I think the benefit of doing it this way is that everyone starts from the same place and then realizes how unique they are as writers by looking at how they each chose different things to change. Would you agree with me, Pat?

  8. Pat Bertram Says:

    K.S., I do agree. Normally I don’t do writing exercises, but I found this one intriguing because everyone who’s done it has come up with something different. Which goes to show that much of style is in what we choose to emphasize and what we choose to deemphasize.

    In the final analysis, the exercise has nothing to do with Dan Brown and everything to do with us as unique writers.

    In my year of writing this blog, I’ve learned much about how I write and how others write, and truly, we are all unique. We all write the story only we can write in the way that only we can write it.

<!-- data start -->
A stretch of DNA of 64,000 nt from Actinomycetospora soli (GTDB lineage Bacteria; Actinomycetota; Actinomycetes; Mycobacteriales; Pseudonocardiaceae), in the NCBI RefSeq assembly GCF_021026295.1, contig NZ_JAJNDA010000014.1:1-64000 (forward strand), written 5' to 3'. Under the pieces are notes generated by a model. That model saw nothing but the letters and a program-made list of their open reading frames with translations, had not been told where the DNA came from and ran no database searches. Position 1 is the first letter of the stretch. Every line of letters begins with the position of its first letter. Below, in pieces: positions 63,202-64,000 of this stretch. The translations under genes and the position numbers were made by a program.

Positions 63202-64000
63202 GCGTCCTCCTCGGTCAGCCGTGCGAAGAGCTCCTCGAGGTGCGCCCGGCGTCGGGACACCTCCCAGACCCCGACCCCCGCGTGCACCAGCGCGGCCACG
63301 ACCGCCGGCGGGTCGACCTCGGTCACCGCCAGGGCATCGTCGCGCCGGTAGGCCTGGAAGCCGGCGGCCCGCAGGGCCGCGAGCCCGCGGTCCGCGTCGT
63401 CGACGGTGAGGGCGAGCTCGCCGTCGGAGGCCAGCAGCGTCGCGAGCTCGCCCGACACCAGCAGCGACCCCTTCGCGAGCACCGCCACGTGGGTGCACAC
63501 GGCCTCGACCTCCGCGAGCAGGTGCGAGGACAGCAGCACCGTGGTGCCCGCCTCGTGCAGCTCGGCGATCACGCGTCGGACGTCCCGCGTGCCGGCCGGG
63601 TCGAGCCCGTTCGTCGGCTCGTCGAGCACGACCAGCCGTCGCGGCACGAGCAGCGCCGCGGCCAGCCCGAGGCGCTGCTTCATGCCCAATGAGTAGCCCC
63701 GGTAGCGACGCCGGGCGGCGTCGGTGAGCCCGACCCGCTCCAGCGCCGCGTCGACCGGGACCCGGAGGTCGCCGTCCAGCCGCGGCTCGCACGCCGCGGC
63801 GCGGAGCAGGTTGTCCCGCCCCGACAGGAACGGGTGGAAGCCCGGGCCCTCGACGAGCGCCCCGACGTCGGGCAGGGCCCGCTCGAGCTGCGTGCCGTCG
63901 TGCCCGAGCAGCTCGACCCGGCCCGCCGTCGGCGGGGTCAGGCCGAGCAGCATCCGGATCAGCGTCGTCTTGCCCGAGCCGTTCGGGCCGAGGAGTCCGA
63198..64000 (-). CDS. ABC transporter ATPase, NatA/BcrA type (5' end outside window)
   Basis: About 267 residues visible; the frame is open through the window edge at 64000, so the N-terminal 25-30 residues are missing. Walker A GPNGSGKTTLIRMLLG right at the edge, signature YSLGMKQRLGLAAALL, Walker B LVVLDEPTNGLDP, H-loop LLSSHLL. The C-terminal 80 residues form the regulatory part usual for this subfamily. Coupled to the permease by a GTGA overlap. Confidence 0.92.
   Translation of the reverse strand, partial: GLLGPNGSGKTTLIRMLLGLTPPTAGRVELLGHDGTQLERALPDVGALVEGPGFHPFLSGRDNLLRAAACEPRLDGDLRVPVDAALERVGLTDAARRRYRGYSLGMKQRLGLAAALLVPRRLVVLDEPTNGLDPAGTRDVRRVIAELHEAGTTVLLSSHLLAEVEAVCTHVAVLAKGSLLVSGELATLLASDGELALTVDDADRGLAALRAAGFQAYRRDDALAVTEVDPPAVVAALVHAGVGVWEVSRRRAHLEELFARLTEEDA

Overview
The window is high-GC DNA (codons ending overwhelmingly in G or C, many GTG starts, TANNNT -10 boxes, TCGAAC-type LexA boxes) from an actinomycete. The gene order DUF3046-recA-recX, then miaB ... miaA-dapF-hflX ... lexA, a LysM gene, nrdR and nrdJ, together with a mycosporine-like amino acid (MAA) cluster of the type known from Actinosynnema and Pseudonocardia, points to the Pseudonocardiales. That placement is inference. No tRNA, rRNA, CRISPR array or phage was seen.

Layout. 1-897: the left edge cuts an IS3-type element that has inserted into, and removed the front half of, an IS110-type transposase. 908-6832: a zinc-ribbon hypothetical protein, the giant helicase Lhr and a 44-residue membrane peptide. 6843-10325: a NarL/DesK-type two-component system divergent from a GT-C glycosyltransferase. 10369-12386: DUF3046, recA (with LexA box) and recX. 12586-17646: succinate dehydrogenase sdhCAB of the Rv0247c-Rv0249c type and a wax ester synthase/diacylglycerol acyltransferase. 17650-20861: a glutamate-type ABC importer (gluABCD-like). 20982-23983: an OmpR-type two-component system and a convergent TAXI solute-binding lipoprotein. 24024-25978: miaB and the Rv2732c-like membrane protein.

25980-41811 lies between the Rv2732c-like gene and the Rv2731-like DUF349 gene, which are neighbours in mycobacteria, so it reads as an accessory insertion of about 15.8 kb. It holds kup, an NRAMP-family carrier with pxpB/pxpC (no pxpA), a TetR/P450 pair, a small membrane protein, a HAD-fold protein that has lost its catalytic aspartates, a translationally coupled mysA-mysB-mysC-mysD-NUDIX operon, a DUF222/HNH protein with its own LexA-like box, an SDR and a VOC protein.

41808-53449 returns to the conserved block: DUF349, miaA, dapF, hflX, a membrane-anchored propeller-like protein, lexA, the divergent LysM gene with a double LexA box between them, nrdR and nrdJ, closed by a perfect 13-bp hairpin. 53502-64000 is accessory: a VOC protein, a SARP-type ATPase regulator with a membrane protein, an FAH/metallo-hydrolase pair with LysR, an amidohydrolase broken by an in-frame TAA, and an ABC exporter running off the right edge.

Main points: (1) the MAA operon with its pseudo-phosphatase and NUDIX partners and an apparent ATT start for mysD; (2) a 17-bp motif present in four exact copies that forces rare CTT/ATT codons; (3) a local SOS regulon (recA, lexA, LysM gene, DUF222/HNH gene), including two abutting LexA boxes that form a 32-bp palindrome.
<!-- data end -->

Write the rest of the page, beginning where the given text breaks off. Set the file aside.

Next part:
Thanks, K.S.

  9. Ken Coffman Says:

    Well, we do things for different reasons, but I pick on DB because it is interesting to examine, in detail, the prose style of one of the most successful novelists of our generation. I don’t want to lead an unexamined life and I don’t want to consume unexamined prose. DB is a great example of the literary equivalent of “empty calories”. I didn’t originate this thought, but I think it’s true, you can tell he’s a hack writer by looking at the very first word he uses.